loading...

I should really be reading Hume’s An Enquiry Concerning Human Understanding, but today I decided to spend the afternoon acquiring the above distractions. In other, unrelated news, all the residents in my student halls have had to move out for a fortnight because it was discovered that there may be Legionnaires’ disease in the water. I shit you not.

I should really be reading Hume’s An Enquiry Concerning Human Understanding, but today I decided to spend the afternoon acquiring the above distractions.

In other, unrelated news, all the residents in my student halls have had to move out for a fortnight because it was discovered that there may be Legionnaires’ disease in the water. I shit you not.

So another friend of mine drew me this awesome picture. Jesus Christ, I have some lovely/awesome friends.

So another friend of mine drew me this awesome picture. Jesus Christ, I have some lovely/awesome friends.

A friend of mine, whose blog can be found here, drew this for me, and holy fucking shit, it’s awesome. It’s also a wonderful addition to my wall.

A friend of mine, whose blog can be found here, drew this for me, and holy fucking shit, it’s awesome. It’s also a wonderful addition to my wall.

I do wonder how many packs of cigarettes Camus got through a day because it seems as though he’s smoking in most of the pictures of him.

My thoughts return to you, Tumblr

If there exist such people that pay any sort of regular attention to this blog, then they’ll have noticed that it has been void of any original content as of late. The reason for this is that any potential post topic which comes to mind almost instantly seems banal as soon as I’m greeted with the blank text post window. Now, I try to keep this blog’s content of relative interest (how successful I am in such an endeavor I shall leave up to you), but as I said, to click on the new text post link is, as of late, to instantly make any thoughts I had intended on sharing seem insipid.

With this in mind, lately I have found that my use of social media has been reduced to mindlessly reblogging pictures of pretty shit on my side blog and making inane tweets (here’s my Twitter in case you’re insane enough to have a gander, even after my self-deprecating description which aren’t put through any kind of mental quality control filter.

Further,even though there are things happening in my life, I often find myself sat in my room harbouring the idea that there is nothing happening in my life. When asked the oh-so-common question “How are you doing?” I often find myself fighting back the urge to respond with “Existing”. Instead, I usually find myself picking from an array of responses, all of which involve the term “tired”. And I that’s a true response in a couple of ways; not only am I physically tired, I’m tired of simply existing.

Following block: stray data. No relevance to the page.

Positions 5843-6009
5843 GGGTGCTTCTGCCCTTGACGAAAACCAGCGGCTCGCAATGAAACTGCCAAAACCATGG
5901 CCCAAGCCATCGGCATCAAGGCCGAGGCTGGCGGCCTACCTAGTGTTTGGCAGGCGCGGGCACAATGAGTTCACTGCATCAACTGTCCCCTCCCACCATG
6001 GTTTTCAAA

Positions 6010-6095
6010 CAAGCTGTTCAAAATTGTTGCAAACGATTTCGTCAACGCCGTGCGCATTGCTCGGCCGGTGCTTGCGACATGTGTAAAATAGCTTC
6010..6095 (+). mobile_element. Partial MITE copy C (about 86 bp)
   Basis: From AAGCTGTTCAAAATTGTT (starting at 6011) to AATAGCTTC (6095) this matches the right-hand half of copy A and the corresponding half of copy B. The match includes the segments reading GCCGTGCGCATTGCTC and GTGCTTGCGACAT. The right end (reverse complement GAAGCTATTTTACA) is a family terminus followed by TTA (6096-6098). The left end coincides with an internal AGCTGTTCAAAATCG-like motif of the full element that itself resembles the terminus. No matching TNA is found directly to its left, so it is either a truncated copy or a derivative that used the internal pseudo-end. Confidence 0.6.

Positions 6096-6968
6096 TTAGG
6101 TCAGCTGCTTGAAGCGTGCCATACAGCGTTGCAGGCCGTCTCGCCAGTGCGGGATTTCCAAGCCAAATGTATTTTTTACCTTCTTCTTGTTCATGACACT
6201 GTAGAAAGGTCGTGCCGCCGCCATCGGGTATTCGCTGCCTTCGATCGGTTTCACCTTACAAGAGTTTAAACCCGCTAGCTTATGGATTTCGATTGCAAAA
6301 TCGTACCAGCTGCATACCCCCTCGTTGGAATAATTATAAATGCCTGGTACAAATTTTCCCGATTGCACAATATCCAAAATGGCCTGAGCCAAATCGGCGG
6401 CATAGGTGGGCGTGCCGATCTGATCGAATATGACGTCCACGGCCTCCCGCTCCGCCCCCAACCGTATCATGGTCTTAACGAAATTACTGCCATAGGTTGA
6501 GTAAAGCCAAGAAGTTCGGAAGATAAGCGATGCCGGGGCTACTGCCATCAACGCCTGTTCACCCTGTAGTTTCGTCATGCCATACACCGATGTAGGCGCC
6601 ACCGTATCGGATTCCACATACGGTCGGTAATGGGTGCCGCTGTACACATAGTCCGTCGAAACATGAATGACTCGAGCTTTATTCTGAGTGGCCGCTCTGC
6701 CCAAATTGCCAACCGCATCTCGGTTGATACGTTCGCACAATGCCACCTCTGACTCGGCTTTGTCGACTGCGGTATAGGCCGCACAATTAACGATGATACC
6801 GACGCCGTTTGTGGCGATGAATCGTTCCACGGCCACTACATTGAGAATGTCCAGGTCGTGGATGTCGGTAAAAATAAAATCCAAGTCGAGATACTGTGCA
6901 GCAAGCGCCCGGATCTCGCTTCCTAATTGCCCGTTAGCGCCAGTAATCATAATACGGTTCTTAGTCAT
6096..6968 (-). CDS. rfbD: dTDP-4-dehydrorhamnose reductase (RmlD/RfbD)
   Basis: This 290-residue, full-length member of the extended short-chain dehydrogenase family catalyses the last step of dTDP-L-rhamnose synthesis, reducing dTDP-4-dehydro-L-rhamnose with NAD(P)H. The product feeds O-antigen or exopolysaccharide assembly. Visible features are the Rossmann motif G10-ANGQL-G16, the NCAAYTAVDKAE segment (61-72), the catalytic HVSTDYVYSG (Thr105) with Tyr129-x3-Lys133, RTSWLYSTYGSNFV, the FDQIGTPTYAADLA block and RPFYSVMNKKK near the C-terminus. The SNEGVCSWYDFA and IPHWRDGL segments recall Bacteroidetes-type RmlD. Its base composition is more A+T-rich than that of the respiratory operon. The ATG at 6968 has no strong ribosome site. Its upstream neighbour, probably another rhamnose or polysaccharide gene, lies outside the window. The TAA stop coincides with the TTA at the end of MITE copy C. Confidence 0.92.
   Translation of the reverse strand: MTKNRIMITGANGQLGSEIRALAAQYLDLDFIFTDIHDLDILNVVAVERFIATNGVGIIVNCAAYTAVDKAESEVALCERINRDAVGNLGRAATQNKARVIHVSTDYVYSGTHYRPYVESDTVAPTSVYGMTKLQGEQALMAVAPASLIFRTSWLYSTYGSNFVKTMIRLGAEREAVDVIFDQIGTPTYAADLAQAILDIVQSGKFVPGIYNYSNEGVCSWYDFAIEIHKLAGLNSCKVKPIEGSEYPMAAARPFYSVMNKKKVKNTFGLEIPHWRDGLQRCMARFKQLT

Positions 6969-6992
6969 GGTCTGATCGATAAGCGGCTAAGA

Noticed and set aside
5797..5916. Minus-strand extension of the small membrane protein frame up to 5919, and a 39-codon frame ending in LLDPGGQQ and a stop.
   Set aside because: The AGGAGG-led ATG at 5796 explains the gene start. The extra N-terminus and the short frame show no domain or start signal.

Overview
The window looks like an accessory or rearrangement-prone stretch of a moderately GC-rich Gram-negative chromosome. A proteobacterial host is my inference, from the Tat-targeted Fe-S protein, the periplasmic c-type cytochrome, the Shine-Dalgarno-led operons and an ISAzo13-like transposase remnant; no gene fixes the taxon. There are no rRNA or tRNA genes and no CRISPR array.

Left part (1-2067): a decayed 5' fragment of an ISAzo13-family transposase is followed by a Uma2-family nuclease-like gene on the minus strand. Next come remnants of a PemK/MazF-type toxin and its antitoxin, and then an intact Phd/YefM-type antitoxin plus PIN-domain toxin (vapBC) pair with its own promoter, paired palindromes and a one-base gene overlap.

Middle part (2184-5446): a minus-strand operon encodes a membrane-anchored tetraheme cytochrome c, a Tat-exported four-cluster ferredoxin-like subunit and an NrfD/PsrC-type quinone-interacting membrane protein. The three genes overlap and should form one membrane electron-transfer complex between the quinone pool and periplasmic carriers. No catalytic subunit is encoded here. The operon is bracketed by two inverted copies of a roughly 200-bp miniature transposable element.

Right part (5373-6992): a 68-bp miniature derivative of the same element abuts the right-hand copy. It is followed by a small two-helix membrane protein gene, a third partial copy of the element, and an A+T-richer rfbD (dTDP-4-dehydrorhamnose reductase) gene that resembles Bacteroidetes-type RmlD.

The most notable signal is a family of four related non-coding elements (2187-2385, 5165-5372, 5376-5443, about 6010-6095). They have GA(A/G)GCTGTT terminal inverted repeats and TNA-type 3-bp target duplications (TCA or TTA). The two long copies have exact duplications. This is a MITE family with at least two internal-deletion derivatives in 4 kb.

However, with that said, I do often find myself enjoying life. But give me a sleepless night and a keyboard, and the above is what spawns.

fohk:

"Personality, I mean that’s what counts, right? That’s what keeps a relationship going through the years. Like heroin, I mean heroin’s got a great fucking personality"
Trainspotting (1996)Danny Boyle

fohk:

"Personality, I mean that’s what counts, right? That’s what keeps a relationship going through the years. Like heroin, I mean heroin’s got a great fucking personality"

Trainspotting (1996)
Danny Boyle

madamedechevre replied to your post “Yesterday afternoon, I submitted my final essay of my first year at…”

yay you made it!

Not quite. I still have a few exams, which total 60% of this year’s grades.

Yesterday afternoon, I submitted my final essay of my first year at university. I am now faced with a month of simply existing, with the vague thought of revising surfacing at the front of my mind on occasion.

epistemologicalfallacy:

Freud was Austrian….

madamedechevre replied to your photo “I went to Camden today and found this gem for a grand total of £5. :)…”

what is it about?? i’ve never even heard of it.

It’s Camus final novel. He didn’t manage to finish it before he died in a car crash on 4th January, 1960. The unfinished novel, which is a autobiographical novel set in Camus’ home country of Algeria,  was recovered from the car wreckage I believe.